“Buddha is not smiling in Khairlanji” writes Times of India


Following is the best piece of writing from an eminent scholar Manoj Mitta , Senior Editor, Times Of India.  This goes well with an idea that  tests the spirit of any  scholar or an activist at times when he/she deliberates on Caste realities, please read and comment !


Whenever a caste Hindu kills a Dalit, does that crime necessarily qualify to be called a “caste atrocity”? Is there any so-called “judicially manageable standard” to determine whether such an offence was motivated by caste prejudice? These fundamental questions have been thrown up by the Bombay High Court’s judgment this month in the much-touted Khairlanji case in which a mob of caste Hindus lynched four members of a Dalit family four years ago.

The high court verdict proved controversial because, even as it awarded an exceptionally stiff sentence of 25 years to eight accused persons, it upheld their acquittal by the trial court on charges pressed by the CBI under the Scheduled Castes and Scheduled Tribes (Prevention of Atrocities) Act 1989. Thus, the denial of the atrocity label did not quite conform to the stereotype that the upper caste-dominated judiciary is indifferent to crimes against outcastes. Short of the death sentence, there was little scope for the high court to impose a higher penalty.

Yet human rights defenders and Dalit activists are crying foul. This, because of the court’s refusal to acknowledge the caste angle in the Khairlanji case. Many see this as a setback to the larger challenge of enforcing the atrocity law or preventing such incidents. Even 20 years after the enactment of this special law, there is no clarity on when its harsh provisions should apply to offences committed against Dalits. For, the law, which gives teeth to the constitutional ban on untouchability, divides caste atrocities into two broad categories:

* The first covers typical forms of untouchability: forcing a Dalit to drink or eat any “inedible or obnoxious substance”, dumping excreta or carcasses on his premises, parading him naked or with painted face, obstructing a Dalit from accessing a “place of public resort” or forcing him to leave his house or village. In such cases, the caste motivation is a given.

* The second category covers grievous offences that are anyway punishable under the Indian Penal Code (rape or murder, for instance). It is not enough for the victim to be a Dalit and the culprit to be non-Dalit to invoke the atrocity law. The prosecution would also have to prove that the crime was motivated by caste prejudice.

The problem is that this is subjective. Hence, cases relating to the second category of caste atrocities often result in acquittals under the special law. There is no objective standard for determining the hand of caste prejudice in such cases. Unsurprisingly, this offers ample scope for judges to interpret the law in a manner that may diverge from common sense.

In fact, the problem with the Khairlanji verdict is that the high court remained unconvinced that caste hatred had, in any way, contributed to a terrible crime — the four Dalits were chased and beaten to death by a mob made up of locally dominant Kunbi Marathas. As far as the court is concerned, the only motive for the mass murder was the mob’s quest for “revenge”. It is true that two of the targeted Dalits — mother and daughter — had dared to lodge a police complaint against some of those caste Hindus following an assault on a Dalit family friend.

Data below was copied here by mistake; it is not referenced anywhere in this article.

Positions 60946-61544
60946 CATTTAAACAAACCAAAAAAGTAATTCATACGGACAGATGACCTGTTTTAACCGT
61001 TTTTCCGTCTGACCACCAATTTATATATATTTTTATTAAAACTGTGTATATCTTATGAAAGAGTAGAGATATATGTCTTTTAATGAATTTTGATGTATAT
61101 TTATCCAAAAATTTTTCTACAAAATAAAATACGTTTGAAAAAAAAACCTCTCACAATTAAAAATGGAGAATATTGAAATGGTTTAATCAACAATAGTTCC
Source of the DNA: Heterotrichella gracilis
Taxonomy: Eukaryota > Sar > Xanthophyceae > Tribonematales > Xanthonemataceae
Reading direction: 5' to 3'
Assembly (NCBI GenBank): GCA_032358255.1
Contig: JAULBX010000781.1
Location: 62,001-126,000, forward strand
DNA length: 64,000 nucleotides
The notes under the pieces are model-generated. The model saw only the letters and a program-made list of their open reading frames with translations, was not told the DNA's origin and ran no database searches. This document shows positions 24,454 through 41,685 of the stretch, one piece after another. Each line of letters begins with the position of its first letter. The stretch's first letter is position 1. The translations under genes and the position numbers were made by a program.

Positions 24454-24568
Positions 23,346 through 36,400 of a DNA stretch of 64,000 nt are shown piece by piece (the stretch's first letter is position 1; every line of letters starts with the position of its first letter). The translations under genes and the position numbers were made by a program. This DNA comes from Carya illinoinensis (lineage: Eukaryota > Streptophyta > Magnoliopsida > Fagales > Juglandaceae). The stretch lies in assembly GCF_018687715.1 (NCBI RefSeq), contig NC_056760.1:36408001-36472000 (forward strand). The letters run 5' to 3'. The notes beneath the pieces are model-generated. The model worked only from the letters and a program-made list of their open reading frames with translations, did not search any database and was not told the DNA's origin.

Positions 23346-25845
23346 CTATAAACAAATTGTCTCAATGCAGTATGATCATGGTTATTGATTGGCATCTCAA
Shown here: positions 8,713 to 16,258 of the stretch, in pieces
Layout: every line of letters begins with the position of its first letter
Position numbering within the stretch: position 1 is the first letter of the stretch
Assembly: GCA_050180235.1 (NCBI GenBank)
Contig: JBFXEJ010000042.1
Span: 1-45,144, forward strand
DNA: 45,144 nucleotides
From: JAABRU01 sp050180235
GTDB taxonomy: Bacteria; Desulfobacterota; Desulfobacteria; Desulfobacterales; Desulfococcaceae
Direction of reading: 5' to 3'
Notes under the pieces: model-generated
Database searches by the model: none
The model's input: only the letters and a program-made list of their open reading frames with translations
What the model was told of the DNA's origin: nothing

But the assumption that the mob was driven by revenge alone and displayed no caste prejudice is contradicted by the court’s own narrative of facts. Take its failure to notice that the vengeance wreaked by the mob was far too disproportionate to the supposed cause of their outrage: the registration of an allegedly false assault case by the Dalit mother and daughter. The offence of assault carries a maximum penalty of two years. Could mob frenzy be whipped up to the extent of committing crimes punishable with death just to get even with somebody who lodged such a petty case? Had the Bhotmange family been upper caste, let alone the locally dominant Kunbi Maratha, would the mob have dared behave this way, that too in broad daylight?

The revenge theory also seems thin given the manner in which the daughter’s body was found naked in a canal and the fact that the mob killed the sons as well, one of whom was disabled, although they had nothing to do with the allegedly trumped-up assault complaint.

The Khairlanji verdict is more questionable than other atrocity cases in which judges have ruled that the crime had little to do with the victim’s low caste status. In 2006, in Bandu Tamboli vs State of Maharashtra, the high court rightly ruled against the application of the atrocity law as there was no reason to believe that the accused would not have raped the victim had she not been a Dalit. “There was no racial tinge to the offense,” the high court said.
It is ironic that while the courts use caste and race interchangeably, the government spares no effort at various international meets to delink the two. In any event, Khairlanji is a watershed event. It is a fit case for the Supreme Court to clarify that judges cannot defeat the very purpose of having an atrocity law by overlooking clear evidence of caste prejudice. Else, judges themselves might be seen as unwittingly betraying a “racial tinge”.

Source: Time Of India

One Response to ““Buddha is not smiling in Khairlanji” writes Times of India”

  1. 1 manjappan kannan

    clear case of class prejudice. The informed mind of the judge despite its learning, has done what is even worse than the crime committed by the illiterate village mob. This mentality of majority hindu will never change and would even defy the concept of evolution. They would never evolve.

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